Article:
7.  Pliska, S. R.  (2002). Introduction to mathematical finance: Discrete time models, Blackwell Publishers Inc. 
  8.  Poole, D. (2014). Linear Algebra: A Modern Introduction, Dover, USA.
  9. Priestley, H. A. (2003). Introduction to Complex Analysis, 2nd  Ed., OUP.
  10. Redheffer, R. (1992). Introduction to Differential Equations; Jones & Bartlett Pub., Inc.
  11.  Roberts, A. J.  (2009), Elementary Calculus of Financial Mathematics, SIAM, Philadelphia, USA.
  12.  Rofman, J. J. (2015). Advanced Modern Algebra, American Mathematical Society.
  13. Roman, S. (2005), Advanced Linear Algebra, 2nd edn; Springer-Verlag, New York.
  14. Ross, S. L. (1984). Differential Equations; 3 Ed., John Wiley & Sons, USA.
  15. Rudin, W. (1974), Principles of Mathematical Analysis; McGraw-Hill Book Company.
  16. Savin, A. & Sternin, B. (2017). Introduction to Complex Theory of Differential Equations, Birkhauser.
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  18. Schiff, L.I. (1988). Quantum Mechanics, 3rd Ed., McGraw Hill, New York.
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California, USA.

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      Systems, Chapman & Hall, New York, USA.

  1. Taylor, A.E. & Lay, D.C.  (1988), Introduction to Functional  analysis; John Wiley 

 and Sons.

  1. Teschle, G., (2010). Ordinary Differential Equations and Dynamical Systems:  

 Graduate Studies in Mathematics, AMS Vol 140, Providence, Rhode Island, USA

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 Addison-Wesley Pub., Reading, USA.

  1. Titchmarsh, E.C. (1972), Eigenfunction expansions associated with second-order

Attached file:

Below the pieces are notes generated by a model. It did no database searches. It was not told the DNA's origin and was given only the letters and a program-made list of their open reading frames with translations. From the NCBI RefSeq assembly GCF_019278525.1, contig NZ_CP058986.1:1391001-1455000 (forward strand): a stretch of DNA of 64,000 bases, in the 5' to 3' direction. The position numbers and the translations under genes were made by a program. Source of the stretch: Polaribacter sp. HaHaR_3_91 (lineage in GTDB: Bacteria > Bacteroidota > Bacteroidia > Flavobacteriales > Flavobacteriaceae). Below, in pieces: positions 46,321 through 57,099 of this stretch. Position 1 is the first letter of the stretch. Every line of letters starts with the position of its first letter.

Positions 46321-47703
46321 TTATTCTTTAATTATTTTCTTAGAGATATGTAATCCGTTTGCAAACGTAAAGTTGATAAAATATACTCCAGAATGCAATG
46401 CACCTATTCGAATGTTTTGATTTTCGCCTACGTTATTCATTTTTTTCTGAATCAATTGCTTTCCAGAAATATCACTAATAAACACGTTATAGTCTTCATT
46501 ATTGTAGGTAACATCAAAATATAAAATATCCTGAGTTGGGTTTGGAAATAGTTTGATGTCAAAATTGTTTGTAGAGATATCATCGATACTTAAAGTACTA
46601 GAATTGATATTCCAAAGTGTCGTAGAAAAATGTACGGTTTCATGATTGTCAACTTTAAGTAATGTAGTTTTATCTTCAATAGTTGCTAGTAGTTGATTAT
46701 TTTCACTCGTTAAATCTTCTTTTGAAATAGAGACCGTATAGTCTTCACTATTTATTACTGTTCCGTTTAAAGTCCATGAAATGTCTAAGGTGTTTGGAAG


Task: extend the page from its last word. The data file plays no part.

differential equations; Oxford University Press.

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Duxbury Press, Belmont, USA.

  1. Winter, R.G. (1986).  Quantum Physics, 2nd Ed., Faculty Publishing Inc.

Zill, G. D. (2012). A First Course in Differential Equations with Modelling Applications, John Wiley and Sons.

Entry Requirements: 

Applicants pass Elective Mathematics, Economics and any one (1) of the following elective subjects: Physics, Chemistry Business Management, Principles of Costing and Accounting or Geography.

Career Opportunities: 

This programme combines the main contents of both economics and mathematics within a programmatic structure that joins the two disciplines. 
77 
 
It applies mathematical methods to represent theories and analyse problems in economics. 
 
It is argued that mathematics allows economists to form meaningful, testable propositions about wide-ranging and complex subjects. In addition, the language of mathematics allows economists to make specific, positive claims about controversial or contentious subjects that would be impossible without it. Therefore a combination of both disciplines in a single programme ensures that our graduates enter the world of work with the requisite skills.

Programme Structure

Level 400

First Semester

MAT 401: Real Analysis I
3 Credit(s)
Pre-requisite: MAT 302 and MAT 303